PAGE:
The phrase “Mulya, don’t make me nervous!” forever entered the history of Russian cinema – as well as the director of “Foundling” (1939) Tatiana Lukashevich. Her debut took place at the age of 24: Lukashevich’s film “The Crime of Ivan Karavaev”. Resembled an artistically designed film campaign rather than an artistic statement, but she nevertheless created interest in the young director. Subsequently, Lukashevich made mainly films that contributed to the “moral education of the younger generation” (“Gavroche”, “Foundling”, “Certificate of Maturity”). Despite the director’s strict adherence to the canons of socialist realism, humanity. And simple sincerity have always come to the fore in Lukashevich’s films, not burdened with excessive edification and didactics. This is most noticeable in the film “Foundling”. The main idea of which is expressed in the lines of a lullaby. In our big city, everyone is affectionate with a baby.”
For Aida Manasarova, almost the main thing in her work was the diligent avoidance of everything ideal and contrived. According to Manasarova, it was “much more important for her to show the real drama of the search for moral ideals. Therefore her characters were never one-dimensional positive. Almost all of her films were about people going through a deep inner crisis. “I like heroes who suffer from their imperfection,” Manasarova admitted. One of the director’s most striking works is the family drama Look Back (1983). About the difficult relationship between mother and son.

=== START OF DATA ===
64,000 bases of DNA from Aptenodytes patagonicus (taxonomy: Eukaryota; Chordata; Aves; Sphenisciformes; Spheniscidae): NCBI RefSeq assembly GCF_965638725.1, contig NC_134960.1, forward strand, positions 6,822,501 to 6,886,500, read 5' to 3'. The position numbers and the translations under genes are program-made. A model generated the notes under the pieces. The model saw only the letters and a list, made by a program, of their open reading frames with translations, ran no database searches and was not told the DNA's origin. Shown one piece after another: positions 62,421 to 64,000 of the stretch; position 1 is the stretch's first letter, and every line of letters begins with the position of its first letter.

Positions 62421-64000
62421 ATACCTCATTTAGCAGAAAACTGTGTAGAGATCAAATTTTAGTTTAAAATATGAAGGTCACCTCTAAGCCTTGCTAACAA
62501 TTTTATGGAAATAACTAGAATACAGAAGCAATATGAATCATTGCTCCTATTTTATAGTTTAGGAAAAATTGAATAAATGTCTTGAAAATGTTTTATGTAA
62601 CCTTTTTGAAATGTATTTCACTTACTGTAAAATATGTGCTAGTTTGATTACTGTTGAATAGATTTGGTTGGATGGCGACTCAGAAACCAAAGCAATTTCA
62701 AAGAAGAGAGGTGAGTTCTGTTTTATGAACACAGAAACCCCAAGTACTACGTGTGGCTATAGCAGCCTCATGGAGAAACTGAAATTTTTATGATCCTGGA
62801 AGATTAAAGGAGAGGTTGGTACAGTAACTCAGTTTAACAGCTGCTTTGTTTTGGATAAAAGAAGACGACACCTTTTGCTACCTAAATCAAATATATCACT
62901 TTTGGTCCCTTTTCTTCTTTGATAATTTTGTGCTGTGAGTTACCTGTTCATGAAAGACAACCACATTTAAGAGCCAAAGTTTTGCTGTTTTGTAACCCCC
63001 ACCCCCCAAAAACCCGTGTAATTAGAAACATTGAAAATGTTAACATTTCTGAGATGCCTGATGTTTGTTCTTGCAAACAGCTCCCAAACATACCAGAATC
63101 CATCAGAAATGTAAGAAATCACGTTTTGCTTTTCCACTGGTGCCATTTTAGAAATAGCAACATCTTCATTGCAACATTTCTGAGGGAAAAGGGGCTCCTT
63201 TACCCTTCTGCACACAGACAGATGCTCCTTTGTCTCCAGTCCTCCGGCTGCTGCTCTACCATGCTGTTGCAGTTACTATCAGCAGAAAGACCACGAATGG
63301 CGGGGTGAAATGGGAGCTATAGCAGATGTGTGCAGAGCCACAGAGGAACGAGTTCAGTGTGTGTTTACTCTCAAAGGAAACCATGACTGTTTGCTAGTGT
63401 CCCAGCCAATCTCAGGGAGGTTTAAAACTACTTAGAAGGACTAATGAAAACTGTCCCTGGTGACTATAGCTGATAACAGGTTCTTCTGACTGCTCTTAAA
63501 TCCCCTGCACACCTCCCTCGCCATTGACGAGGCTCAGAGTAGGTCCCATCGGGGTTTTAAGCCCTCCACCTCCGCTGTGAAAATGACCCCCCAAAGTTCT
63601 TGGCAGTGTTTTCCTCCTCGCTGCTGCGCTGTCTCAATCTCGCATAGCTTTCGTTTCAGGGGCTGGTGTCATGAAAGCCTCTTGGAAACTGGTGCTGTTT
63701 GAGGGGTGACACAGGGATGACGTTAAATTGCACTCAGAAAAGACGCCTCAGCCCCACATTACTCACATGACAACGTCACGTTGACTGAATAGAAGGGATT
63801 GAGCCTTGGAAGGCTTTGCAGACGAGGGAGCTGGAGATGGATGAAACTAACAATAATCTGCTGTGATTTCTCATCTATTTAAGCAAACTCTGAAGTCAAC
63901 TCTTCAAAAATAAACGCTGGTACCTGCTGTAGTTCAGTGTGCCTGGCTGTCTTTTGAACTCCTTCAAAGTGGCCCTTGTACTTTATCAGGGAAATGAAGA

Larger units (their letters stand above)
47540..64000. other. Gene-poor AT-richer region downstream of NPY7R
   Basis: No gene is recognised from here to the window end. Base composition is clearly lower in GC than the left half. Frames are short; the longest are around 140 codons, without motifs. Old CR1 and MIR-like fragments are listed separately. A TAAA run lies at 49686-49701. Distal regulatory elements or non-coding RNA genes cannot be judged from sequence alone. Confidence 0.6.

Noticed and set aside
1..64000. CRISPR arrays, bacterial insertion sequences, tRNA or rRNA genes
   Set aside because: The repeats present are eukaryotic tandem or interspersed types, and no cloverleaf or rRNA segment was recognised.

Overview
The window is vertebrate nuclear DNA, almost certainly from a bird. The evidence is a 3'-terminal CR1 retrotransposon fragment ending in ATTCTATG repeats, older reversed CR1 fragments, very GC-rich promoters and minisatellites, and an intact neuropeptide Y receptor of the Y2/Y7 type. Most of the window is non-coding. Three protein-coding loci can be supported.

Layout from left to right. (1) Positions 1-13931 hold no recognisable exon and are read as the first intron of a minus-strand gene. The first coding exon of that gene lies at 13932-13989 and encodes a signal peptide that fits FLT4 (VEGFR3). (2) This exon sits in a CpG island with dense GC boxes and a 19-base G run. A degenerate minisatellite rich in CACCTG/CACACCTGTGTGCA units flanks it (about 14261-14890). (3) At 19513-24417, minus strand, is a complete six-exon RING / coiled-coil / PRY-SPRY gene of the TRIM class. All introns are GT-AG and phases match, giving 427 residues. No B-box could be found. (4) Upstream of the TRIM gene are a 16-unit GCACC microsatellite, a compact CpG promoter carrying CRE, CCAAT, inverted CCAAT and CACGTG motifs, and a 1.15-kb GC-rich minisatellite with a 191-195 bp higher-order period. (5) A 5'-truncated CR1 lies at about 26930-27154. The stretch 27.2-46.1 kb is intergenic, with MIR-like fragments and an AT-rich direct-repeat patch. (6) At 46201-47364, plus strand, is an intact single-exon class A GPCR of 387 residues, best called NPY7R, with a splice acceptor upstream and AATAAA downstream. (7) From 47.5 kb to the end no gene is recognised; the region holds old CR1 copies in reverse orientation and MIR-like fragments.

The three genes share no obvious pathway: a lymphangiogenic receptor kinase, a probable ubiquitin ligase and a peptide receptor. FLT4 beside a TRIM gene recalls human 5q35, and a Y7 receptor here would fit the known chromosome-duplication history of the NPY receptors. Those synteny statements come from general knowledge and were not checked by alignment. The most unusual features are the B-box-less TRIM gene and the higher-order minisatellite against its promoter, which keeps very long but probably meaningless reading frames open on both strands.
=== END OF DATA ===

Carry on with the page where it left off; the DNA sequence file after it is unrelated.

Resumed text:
“Seventeen Moments of Spring” directed by Tatyana Lioznova immediately became the main Soviet serial hit. However, the director is known not only for the story of the popular Soviet film intelligence officer.
The key hero of all her works was a man who found himself in unnatural conditions for himself. A white crow, which tests itself for strength, and not always successfully. Limita Nyura from the 1967 film Three Poplars on Plyushchikha never found love; Nina from “Carnival” (1981) returned to her town, unable to become a great artist; Lenya from the painting “We, the undersigned” (1980) despaired of collecting the unfortunate signatures that only he needed. And this combination of stubbornness, humility, restlessness is a characteristic feature of many of Lioznova’s heroes.
Kira Muratova always shot only the kind of movie she wanted to shoot. Regardless of changes in the political agenda, regimes, aesthetic guidelines. Therefore, her first films – “Short Meetings” (1967) and “Long Farewell” (1971) – were put on the shelf, the third. Learning the White Light” (1979), was never released, and the fourth, “Among the Grays stones “(1983). Cut by censorship, she released under the pseudonym Ivan Sidorov.
Finally, “Asthenic Syndrome”, filmed in 1989, which came out in the way Muratova wanted, brought her worldwide recognition.
Muratova has always shot pictures that prove to be a test for the viewer, a difficult inner work. This is the only woman director who has successfully survived the decades of transformation of Russian cinema.